If they go the ship route, another random patron or two will ease the way into running Kinunir, spreading out the chapters with more randoms. The rumors matrix in Kinunir may be the hook that finally gets them to be more active, but if not you've still run months of Traveller for happy, if less imaginative, players.
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  #16  
Old December 12th, 2017, 11:52 AM
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Sometimes passive players are trying to learn the rules, both house and mechanics, and are shy about asking questions.
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Old December 12th, 2017, 02:58 PM
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Quote:
Originally Posted by coliver988 View Post
I just finished up a mini-campaign with two friends. Both were fairly passive players and rarely took any initiative on their own. While this works if you have a few active, outgoing players, what do you do when the entire group consists of players that don't seem to really engage yet want to play?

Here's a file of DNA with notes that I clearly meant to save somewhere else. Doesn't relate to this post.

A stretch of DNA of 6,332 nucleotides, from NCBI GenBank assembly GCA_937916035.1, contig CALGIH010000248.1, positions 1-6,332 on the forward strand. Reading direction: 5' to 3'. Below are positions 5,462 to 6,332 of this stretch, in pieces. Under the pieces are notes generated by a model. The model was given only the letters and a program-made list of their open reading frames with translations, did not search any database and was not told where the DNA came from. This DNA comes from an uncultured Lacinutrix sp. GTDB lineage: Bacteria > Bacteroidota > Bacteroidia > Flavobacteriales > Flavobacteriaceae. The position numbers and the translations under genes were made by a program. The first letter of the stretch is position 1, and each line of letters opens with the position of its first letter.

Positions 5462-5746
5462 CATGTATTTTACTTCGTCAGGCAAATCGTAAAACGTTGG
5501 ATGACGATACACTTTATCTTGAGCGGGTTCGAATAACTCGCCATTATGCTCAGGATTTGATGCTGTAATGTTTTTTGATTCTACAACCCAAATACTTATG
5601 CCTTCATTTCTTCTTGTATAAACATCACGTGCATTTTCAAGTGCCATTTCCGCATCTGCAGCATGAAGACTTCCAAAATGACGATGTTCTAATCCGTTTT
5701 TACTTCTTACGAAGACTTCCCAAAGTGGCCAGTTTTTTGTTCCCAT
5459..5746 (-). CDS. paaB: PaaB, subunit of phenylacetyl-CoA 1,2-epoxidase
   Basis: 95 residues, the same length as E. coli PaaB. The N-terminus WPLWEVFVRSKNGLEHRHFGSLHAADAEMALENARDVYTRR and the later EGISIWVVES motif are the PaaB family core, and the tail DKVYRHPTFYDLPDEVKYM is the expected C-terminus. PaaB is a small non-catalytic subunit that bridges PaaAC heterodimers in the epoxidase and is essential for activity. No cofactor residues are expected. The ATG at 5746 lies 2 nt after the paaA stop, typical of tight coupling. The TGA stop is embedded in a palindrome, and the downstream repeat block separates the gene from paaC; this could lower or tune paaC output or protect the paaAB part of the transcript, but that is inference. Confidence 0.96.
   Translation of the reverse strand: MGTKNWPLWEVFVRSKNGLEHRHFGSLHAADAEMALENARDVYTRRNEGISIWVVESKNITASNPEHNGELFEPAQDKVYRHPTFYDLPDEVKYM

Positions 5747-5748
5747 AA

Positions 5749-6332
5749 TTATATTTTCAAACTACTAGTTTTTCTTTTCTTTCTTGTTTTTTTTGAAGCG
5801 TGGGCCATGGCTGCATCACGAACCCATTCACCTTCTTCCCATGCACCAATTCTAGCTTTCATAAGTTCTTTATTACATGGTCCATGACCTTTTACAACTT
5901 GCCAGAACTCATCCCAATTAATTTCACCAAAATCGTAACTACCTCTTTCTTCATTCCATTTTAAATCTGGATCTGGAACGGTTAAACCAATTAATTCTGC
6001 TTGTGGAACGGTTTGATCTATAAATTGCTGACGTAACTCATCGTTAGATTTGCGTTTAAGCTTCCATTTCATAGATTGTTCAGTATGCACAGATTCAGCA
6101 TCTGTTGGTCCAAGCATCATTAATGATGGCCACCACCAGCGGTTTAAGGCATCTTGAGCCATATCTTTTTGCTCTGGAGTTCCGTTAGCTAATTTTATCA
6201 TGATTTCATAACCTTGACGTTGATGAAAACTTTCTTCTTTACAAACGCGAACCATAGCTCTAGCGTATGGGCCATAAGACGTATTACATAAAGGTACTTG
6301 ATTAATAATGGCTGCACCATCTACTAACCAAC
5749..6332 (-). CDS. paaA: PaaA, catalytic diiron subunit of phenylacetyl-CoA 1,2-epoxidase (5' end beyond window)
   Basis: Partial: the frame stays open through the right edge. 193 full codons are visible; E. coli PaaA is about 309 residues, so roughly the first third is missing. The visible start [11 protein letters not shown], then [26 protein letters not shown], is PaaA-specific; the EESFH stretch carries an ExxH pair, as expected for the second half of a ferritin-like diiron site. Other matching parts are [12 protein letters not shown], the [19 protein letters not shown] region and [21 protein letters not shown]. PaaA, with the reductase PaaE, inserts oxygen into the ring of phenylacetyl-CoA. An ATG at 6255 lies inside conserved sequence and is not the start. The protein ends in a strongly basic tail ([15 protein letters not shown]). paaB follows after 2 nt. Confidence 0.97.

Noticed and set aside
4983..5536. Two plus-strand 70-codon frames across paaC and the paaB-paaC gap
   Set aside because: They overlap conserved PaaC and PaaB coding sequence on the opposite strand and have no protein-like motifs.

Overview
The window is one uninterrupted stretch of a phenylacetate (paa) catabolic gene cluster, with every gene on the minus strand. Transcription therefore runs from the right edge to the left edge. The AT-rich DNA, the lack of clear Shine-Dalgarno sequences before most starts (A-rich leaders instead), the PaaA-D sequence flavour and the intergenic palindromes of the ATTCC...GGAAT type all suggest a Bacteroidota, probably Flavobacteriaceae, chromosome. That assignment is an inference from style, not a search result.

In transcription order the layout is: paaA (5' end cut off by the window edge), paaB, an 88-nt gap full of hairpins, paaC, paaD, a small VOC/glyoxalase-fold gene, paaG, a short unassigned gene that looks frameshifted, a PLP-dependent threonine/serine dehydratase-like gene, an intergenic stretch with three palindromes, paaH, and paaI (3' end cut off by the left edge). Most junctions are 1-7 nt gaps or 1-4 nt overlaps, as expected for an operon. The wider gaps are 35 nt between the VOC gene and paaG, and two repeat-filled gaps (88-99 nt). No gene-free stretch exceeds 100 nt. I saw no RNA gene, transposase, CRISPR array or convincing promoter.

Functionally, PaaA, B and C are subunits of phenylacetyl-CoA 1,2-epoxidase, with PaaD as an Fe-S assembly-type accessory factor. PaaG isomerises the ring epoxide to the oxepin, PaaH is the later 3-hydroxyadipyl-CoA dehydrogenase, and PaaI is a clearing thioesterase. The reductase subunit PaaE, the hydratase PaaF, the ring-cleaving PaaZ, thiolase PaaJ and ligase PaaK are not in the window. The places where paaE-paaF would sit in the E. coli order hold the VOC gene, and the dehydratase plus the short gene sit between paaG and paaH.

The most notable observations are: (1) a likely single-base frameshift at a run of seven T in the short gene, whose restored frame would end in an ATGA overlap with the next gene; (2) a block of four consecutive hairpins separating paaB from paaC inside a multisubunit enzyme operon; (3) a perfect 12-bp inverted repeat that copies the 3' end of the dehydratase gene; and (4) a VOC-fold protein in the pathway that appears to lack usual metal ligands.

First, you ask them whether they really want to play that.

Second, you tell them to write at least three goals per character on their character sheets, which don't include the words "credit" or any numbers. Then award XP, or some meta-game resource if you're not using XP, depending on how much they do to chase said goals.
Of course, then you have to present them with a setting where they have many opportunities. But hopefully, you're doing that already!
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Old December 13th, 2017, 09:28 AM
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Along with the other advice from everyone, thanks. Next time I referee we'll establish the ground rules as to what they really want to play and what their goals are as players and characters. They did say they were having fun and enjoyed it but at times it was hard to tell.
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Old December 13th, 2017, 05:56 PM